Let's start by looking at what TreasuryDirect says about it:
What you earn from your Treasury marketable securities is subject to federal tax but is exempt from state and local taxes. This includes:
IRS Form 1099 tells the IRS about interest and gains that may be subject to federal tax.
- interest you earn on notes, bonds, TIPS, and FRNs.
- Bill "interest" (the difference between the price you pay and the face value you get when the bill matures)
- inflation-protection gains or losses you may get during the year for a TIPS
Even though I'm quoting TD, I only buy marketable Treasuries from brokers, like Fidelity, Vanguard and Schwab. Brokers provide a consolidated 1099, like TD, and have separate sections for 1099-INT, 1099-OID, and 1099-B. Any examples I use will be from broker 1099s.You get one 1099 for all your Treasury securities.
The 1099 has different sections for:
- 1099 – INT (Shows interest income you received through the year)
- 1099 – B (Shows the proceeds you got for maturing securities not purchased at original issue)
- 1099 – OID (Only for TIPS: shows any inflation-adjusted increase or decrease in the principal)
Treasury notes and bonds include TIPS, but from now on, I will use Treasury to refer to a nominal (non-TIPS) Treasury, and TIPS to refer to TIPS.
Note that series I and E savings bonds are not marketable Treasuries, so taxation of these is not a topic for this thread.
Let's look at the specifics of each type of Treasury.
Treasury bills are the easiest to understand. Say you pay $990 for $1,000 of face value (this is the minimum at a broker). At maturity you'll receive $1,000; $10 of this will be reported as interest in box 3 of 1099-INT for the year of maturity. IRS publications refer to this $10 as accrued acquisition discount.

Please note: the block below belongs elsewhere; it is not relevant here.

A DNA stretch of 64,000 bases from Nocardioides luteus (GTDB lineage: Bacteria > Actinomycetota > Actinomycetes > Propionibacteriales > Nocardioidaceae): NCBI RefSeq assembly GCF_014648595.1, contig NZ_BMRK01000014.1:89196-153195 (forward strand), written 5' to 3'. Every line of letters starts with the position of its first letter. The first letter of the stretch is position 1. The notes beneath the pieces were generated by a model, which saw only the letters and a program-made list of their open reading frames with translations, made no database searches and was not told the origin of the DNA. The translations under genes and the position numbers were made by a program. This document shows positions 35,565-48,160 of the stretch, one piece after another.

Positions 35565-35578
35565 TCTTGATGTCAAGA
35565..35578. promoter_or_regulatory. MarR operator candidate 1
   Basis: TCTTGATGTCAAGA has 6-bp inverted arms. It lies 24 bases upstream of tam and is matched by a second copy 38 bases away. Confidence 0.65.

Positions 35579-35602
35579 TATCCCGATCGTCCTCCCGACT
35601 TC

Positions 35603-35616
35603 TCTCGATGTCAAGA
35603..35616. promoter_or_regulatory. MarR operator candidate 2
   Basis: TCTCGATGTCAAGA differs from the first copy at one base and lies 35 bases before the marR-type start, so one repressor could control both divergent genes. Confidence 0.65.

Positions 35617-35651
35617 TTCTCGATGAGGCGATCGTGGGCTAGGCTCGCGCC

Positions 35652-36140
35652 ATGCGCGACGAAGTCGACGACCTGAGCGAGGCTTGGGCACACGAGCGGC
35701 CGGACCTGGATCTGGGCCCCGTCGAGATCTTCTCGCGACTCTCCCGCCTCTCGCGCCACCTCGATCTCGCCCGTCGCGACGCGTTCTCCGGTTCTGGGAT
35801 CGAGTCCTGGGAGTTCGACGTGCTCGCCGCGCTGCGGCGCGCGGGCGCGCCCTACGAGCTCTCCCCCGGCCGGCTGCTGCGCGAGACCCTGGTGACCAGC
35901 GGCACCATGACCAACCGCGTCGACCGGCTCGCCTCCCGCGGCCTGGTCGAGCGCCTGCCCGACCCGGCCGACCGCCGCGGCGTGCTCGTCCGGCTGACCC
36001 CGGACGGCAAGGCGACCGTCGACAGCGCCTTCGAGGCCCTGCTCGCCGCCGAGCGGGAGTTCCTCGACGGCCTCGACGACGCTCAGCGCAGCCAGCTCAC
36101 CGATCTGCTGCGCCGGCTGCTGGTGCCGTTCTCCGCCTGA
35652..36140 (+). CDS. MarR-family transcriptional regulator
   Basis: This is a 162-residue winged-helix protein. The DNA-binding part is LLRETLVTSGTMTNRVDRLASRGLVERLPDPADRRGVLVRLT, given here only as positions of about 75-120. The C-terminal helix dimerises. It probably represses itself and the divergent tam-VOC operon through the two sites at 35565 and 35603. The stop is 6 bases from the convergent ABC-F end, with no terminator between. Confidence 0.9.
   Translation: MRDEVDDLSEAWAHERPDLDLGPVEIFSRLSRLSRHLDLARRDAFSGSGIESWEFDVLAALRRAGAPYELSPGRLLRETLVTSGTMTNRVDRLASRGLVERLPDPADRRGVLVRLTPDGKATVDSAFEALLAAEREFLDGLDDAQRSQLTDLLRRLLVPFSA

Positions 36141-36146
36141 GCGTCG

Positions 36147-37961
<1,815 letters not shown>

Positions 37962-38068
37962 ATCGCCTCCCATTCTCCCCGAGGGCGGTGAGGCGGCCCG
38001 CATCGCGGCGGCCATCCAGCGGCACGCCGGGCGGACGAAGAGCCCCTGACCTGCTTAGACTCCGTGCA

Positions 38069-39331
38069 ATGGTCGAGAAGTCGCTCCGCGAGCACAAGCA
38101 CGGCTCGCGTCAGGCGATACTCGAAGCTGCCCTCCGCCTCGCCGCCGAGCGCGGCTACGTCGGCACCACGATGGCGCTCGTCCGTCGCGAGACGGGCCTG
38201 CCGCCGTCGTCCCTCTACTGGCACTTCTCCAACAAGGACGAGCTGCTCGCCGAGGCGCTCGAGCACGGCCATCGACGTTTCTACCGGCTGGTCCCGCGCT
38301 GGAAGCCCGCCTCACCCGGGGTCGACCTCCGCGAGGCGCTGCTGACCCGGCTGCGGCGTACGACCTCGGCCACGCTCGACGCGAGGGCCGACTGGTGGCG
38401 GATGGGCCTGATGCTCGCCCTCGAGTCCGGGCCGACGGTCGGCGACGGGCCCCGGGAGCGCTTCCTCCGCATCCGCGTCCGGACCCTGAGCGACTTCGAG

Treasury bill interest (accrued acquisition discount) is exempt from state and local income tax, as is anything reported in box 3 of 1099-INT. All of this is true whether you buy at auction or on the secondary market.
Treasury notes and bonds are more complicated because they pay interest semi-annually (coupon payments), and there also can be a market discount or premium when you buy.
The coupon payments are reported on 1099-INT in box 3, which is for Treasury obligation interest. This is exempt from state and local income tax
The market discount or premium is accrued or amortized respectively.
Accrued market discount is reported by the broker as an adjustment to capital gains in box 1f of 1099-B for the year in which the security is disposed of (sold or matures). This accrued market discount is entered as interest by the tax preparer on Schedule B. There is some debate as to whether accrued market discount is exempt from state and local income tax. It may vary by state.
From Pub 550:
One can make an election to report accrued market discount annually instead of at maturity. See IRS Pub 550 for details. From the Pub:Market discount bonds.
Report the sale or trade of a market discount bond on Part I or Part II of Form 8949, whichever is appropriate. See the table How To Complete Form 8949, Columns (f) and (g), in the Instructions for Form 8949 to help you figure the amounts to report for a sale or trade of a market discount bond. Use the Worksheet for Accrued Market Discount Adjustment in Column (g) in those instructions to figure the adjusted accrued market discount. Also report the amount of accrued market discount as interest income on Schedule B (Form 1040), line 1, and identify it as “Accrued Market Discount.” See the Instructions for Form 8949 for more information.